Drawing a parallel between the Western and Russian systems, in the West, NCOs professionally represent the backbone and expert of an army. They are expected to be experts in their specializations and, therefore, can reasonably be regarded as good commanders of small units and, nevertheless, with their experience and ability they rise to the role of advisors to their own commanders as well as advisers to the commanders of platoon and company level.
From experience I can say of the essential advice from senior non-commissioned officers for young officers who have come to the departments, of the value of the figure of the "Corps Petty Officer" in our Army and of the respect attributed to staff sergeants nello US Army. The Russian army does not operate in this way.
A high percentage of the military who wear non-commissioned officers' degrees are little more than senior conscripts towards the end of their term. In recent years, the Russians have established an academy for the training of non-commissioned officers and, in order to have more resources to devote to improving this category, they have reduced the number of officers; the results, however, were not sufficient to address the shortcomings of leadership of the army.
Let us now analyze the Russian failures at an operational and tactical level. It should be emphasized once again that the Russian armed forces, due to their relative weight in terms of men and materials, are still capable of winning this war. But it is becoming increasingly evident that their operational and tactical choices have not made the task easy for them.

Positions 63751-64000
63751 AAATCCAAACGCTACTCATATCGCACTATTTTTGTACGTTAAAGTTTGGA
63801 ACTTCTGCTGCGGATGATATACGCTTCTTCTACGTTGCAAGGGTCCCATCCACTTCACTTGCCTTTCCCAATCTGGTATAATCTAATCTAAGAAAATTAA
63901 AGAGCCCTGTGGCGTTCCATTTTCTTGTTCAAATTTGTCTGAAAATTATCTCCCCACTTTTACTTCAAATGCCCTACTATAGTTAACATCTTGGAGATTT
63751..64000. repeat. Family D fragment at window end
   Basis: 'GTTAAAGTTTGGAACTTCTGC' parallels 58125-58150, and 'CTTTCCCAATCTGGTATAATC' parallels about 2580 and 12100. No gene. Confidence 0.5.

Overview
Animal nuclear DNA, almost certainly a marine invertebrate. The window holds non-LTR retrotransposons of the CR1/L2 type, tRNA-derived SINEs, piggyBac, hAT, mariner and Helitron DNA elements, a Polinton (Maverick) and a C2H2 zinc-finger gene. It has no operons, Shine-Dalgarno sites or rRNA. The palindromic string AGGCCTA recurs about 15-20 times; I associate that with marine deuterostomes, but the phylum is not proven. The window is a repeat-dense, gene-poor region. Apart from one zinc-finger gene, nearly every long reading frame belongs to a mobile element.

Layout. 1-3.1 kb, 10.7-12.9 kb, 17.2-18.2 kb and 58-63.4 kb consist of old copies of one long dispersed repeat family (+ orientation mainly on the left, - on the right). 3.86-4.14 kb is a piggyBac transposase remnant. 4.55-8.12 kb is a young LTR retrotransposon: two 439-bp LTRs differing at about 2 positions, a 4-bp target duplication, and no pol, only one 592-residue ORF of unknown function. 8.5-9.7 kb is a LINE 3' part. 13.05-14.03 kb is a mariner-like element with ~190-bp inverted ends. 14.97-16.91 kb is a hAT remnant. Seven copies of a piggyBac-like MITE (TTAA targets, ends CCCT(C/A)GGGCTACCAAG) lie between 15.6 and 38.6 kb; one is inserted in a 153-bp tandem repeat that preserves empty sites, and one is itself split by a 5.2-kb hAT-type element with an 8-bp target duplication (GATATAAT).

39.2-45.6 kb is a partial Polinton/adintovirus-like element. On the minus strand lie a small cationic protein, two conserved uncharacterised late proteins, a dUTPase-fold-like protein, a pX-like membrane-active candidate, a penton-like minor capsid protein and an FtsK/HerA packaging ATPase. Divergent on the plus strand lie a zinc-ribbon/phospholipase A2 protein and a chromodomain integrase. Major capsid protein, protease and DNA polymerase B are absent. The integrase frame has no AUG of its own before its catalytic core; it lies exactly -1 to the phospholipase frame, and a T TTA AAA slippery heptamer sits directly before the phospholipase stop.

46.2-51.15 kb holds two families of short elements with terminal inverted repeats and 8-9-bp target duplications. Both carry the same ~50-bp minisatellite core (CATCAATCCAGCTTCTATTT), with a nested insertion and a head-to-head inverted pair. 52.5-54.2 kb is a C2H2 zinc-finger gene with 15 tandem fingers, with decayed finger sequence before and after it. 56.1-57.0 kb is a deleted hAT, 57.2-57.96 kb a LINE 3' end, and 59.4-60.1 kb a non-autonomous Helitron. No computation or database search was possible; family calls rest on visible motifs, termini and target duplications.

First of all, it must be said that in order to get rid of the threat posed by the enemy's air defenses, the Russians have organized a vigorous and sustained “Suppression of Enemy Air Defenses” (SEAD) campaign. Despite the forces deployed from Moscow have gained air superiority over Ukrainian airspace, Ukrainian anti-aircraft batteries are still taking a toll on the Russian air force. It is evident that the Russians underestimated the Ukrainians' ability and determination to counter their incursions.
The situation was further complicated with the decision to launch the land offensive along a series of avenues of approach coming from different directions (north, east and south) quite distant from each other. This has created an expansion of the command and control system, making it certainly not easy. This choice, at least in the early stages of this campaign, makes coordination between the units that have obvious problems supporting each other extremely difficult.
Until they get very close to the capital, Russian units moving north of Crimea are unable to complement the efforts developed by Russian armored columns advancing towards Kiev from the east. In turn, the troops converging on Kiev from Belarus are unable to intervene against the Ukrainians who defend the Donbass, also in the eastern part of the country. With the progression deep into the Ukrainian territory this situation may change, but the adopted device has undoubtedly made the initial stages of operations more difficult. This arrangement has led to major problems with regards to logistical support.